The good news, you’ve been offered a promotion.
The bad news, you don’t want to take it.
Is this career suicide?
It doesn’t have to be. If handled correctly this could be a very positive opportunity to move your career forward in the desired direction.
Acknowledge and Show Appreciation
Management clearly thinks highly of you and your abilities if they are offering you a promotion. Thank them for the vote of confidence. Take time to understand exactly what the new job entails and why they think you are the right person for the job. Thank them for their confidence in you. Ask for some time to think about the offer.
Honestly Assess Your Decision
- The offer is flattering but that is not a reason to accept.
- Are you qualified for the position? Would you learn and grow in the position?
- Are you interested in the position? Does it enable you to use your strengths? Is the work motivating?
- Is it a required step to where you ultimately want to be? Does it add value to your future plans?
- What level of time commitment is required to succeed in this position?
Why would you turn it down?
- You don’t feel qualified for the job. Don’t let them set you up for failure to address a short-term business problem.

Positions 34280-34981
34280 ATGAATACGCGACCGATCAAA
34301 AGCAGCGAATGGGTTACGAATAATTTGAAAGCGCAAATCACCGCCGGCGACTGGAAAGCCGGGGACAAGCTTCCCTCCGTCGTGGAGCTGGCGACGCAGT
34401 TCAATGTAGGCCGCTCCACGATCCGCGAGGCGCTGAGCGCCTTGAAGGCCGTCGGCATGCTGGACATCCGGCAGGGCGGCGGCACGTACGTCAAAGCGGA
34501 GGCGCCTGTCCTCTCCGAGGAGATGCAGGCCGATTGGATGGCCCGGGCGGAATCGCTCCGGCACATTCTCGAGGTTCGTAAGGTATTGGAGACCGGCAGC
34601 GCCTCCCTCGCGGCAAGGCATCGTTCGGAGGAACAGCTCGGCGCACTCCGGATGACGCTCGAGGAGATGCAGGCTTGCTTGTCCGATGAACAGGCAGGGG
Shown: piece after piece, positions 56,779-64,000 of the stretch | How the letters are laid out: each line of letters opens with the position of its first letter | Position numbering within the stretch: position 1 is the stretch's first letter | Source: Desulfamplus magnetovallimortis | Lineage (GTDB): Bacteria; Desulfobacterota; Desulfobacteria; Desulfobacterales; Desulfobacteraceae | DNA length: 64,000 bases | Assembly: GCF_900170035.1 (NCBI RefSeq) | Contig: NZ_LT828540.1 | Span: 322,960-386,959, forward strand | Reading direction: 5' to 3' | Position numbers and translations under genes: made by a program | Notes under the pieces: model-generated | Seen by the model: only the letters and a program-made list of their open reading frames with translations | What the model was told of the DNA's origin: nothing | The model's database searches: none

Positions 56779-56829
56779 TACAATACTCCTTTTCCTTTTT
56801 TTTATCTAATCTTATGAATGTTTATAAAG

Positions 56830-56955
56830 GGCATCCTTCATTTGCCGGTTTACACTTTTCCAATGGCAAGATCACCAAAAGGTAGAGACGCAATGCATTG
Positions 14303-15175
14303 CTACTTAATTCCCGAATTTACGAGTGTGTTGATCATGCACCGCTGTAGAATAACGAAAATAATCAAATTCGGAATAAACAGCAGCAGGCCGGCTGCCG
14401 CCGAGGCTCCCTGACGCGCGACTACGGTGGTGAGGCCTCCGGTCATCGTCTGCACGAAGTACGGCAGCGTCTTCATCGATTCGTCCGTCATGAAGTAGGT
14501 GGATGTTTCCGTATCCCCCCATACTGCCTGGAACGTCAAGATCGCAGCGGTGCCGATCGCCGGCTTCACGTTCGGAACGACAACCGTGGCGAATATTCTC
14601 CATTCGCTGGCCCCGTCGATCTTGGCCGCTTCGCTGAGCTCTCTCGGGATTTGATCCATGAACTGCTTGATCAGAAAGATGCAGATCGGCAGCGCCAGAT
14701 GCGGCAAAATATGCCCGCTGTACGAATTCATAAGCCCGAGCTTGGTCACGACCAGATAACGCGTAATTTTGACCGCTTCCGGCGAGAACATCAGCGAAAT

- You are not interested in the position and it does not support your career goals.
- It requires relocation and you are not able or willing to relocate at this time.
- The demands of the job exceed what you are able to give at this point. Maybe you have a new baby at home, a new home that requires a lot of attention, an MBA to finish, etc. It is ok to have a life beyond work and you need to honestly assess what you are willing to give up for the position.
- Thank them for their offer and their confidence in you.
- Suggest that while you are very interested in advancing your career with the company, explain that this position doesn’t move you towards your goals
- You don’t have to share all the gory details but try to offer a concrete reason or two.
- More importantly, let them know the type of opportunities you are interested in. Ask what you can be doing now to better prepare yourself for those opportunities in the future.
- If you know a well-qualified candidate who would be interested in the position you just declined, offer to share a recommendation
- Emphasize your commitment to success in your current role and your desire to grow within the company when the opportunity is right
A promotion is not worthwhile if it doesn’t help you grow personally and professionally.